The role of appraisers of fine and decorative arts is often misunderstood by the general public.
Typically, a client seeking an appraisal believes he is asking a simple question: “What is my object worth?” To an experienced appraiser, understanding the reasons for an appraisal request is a critical aspect of the task. The specific circumstance for each appraisal influences the calculated value.
For most appraisal practices, the most common request for appraisals are generated by insurance requirements. Insurance companies, in the course of business, require a replacement value as of the date on which a loss occurred or the date on which an item is to be insured.
Internal Revenue Service
The calculation of estate and gift taxes often requires an appraisal to determine the “fair market value” of an item being donated to a charity or that is a part of an estate. The appraisal methodology and report format are defined in IRS regulations.
For litigation or arbitration related to divorce or contract disputes the definition of value is usually specified by a presiding judge or arbitrator.
For any of these circumstances, the appraisal report requires a specific line of reasoning. Included in these appraisal reports are references to authenticity of the item, comparable sales, specific markets, description of methodology, qualification of the appraiser and a certification that the appraiser is a “dis-interested/objective party.”
For those requiring the services of an appraiser for the above listed circumstances, there is no substitute for a properly and precisely executed appraisal. The cost of these kinds of appraisals is usually based on time charges.
For those who are simply attempting to satisfy their curiosity regarding the authenticity of an item or to identify the best examples in a collection, there is an alternative. Experts are often willing to provide information as a consultant. The service is especially useful in determining what should be subject to further investigation and actual appraisal.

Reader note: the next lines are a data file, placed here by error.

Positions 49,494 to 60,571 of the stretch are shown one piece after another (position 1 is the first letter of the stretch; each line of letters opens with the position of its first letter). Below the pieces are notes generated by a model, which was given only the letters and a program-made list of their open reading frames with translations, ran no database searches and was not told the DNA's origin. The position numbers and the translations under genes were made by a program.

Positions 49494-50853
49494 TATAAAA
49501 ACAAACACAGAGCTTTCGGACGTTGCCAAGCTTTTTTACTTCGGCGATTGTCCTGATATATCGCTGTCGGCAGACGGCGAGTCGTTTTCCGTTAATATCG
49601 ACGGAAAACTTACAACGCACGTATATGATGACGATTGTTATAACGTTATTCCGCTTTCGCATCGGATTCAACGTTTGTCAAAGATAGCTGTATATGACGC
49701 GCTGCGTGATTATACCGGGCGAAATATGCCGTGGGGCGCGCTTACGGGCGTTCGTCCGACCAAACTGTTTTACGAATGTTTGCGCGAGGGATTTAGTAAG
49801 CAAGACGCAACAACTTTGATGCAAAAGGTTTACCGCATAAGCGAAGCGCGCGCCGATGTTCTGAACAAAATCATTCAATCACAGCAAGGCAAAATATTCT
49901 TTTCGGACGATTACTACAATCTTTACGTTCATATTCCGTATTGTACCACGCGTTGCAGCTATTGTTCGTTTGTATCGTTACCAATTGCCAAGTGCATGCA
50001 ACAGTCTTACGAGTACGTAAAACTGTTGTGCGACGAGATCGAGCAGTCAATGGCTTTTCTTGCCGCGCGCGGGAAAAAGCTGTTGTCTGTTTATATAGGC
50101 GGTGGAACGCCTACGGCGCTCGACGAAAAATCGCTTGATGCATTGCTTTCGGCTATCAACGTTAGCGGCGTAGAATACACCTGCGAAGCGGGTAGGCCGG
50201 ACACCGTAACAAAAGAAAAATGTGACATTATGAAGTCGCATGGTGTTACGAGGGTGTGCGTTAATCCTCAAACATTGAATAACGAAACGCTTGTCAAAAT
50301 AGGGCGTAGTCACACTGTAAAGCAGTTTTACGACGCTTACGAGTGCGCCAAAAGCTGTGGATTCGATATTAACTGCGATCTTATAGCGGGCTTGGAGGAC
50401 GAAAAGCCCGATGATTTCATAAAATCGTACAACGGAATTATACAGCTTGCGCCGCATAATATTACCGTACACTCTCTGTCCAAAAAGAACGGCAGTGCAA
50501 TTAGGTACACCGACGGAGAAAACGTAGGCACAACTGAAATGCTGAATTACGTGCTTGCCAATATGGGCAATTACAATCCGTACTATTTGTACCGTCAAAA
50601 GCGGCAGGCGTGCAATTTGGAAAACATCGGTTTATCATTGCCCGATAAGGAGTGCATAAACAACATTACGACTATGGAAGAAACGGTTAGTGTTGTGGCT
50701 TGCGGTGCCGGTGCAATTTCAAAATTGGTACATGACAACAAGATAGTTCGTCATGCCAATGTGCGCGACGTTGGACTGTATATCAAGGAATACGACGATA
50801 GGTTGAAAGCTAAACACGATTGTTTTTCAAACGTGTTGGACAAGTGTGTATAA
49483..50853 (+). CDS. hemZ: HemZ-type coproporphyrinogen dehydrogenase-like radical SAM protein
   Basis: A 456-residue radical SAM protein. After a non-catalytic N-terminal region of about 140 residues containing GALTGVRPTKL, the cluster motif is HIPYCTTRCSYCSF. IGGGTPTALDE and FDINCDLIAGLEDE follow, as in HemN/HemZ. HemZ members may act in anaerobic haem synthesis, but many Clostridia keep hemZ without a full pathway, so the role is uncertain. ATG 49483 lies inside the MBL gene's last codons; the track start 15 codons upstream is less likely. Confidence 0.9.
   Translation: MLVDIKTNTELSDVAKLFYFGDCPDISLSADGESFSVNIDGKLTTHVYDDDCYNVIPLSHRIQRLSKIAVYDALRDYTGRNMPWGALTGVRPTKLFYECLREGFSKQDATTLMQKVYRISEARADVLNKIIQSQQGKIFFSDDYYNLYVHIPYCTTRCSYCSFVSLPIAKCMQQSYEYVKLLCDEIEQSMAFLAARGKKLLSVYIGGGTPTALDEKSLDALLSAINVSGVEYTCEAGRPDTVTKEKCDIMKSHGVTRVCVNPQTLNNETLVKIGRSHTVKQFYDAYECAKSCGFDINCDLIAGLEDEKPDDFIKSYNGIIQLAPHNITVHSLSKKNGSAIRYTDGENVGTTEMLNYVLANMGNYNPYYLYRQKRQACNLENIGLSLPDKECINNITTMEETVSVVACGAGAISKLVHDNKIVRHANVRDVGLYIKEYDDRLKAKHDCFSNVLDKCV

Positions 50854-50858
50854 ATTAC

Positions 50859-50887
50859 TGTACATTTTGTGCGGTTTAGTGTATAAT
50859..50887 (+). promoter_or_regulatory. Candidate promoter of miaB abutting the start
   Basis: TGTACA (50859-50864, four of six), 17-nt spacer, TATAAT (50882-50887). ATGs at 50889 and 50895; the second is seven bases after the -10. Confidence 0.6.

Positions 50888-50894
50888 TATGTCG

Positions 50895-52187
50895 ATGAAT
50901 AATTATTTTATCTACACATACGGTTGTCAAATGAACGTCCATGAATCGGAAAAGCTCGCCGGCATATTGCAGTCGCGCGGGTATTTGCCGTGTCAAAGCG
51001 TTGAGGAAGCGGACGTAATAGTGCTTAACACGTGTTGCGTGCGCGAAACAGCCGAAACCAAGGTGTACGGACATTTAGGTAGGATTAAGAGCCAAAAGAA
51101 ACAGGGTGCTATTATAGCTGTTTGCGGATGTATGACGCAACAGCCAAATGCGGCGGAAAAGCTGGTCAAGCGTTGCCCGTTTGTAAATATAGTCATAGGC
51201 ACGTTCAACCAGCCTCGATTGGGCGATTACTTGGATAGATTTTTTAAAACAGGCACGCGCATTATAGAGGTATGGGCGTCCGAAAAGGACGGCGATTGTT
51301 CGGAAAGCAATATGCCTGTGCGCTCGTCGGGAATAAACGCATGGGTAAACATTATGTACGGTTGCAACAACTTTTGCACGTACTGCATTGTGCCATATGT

Some experts, based on an inspection of photographs and documents, provide guidance on authenticity and value. The owner of a property is given an opinion on authenticity and a range of value under different circumstances: “insurance replacement,” “auction estimate,” “retail.”
Rugappraiser.com offers economic online options for those seeking information about their Oriental rugs: http://rugappraiser.com/services
Allen Kosub began his career in the rug business nearly fifty years ago, and has been appraising rugs since 1967. For more than fifteen years, he has been an accredited, senior member of the American Society of Appraisers and has been certified as a specialist in the field of oriental rugs. He has published articles, been the subject of newspaper articles, given lectures for museums, and taught courses for members of the insurance industry and appraisal profession.
Mr. Kosub currently serves as a consultant to architects, designers, collectors, Oriental rug dealers, banks and museums. His appraisal practice includes assignments for insurers, adjusters, banks, U.S. Customs, and the Internal Revenue Service. He has provided litigation support through expert testimony and consultation.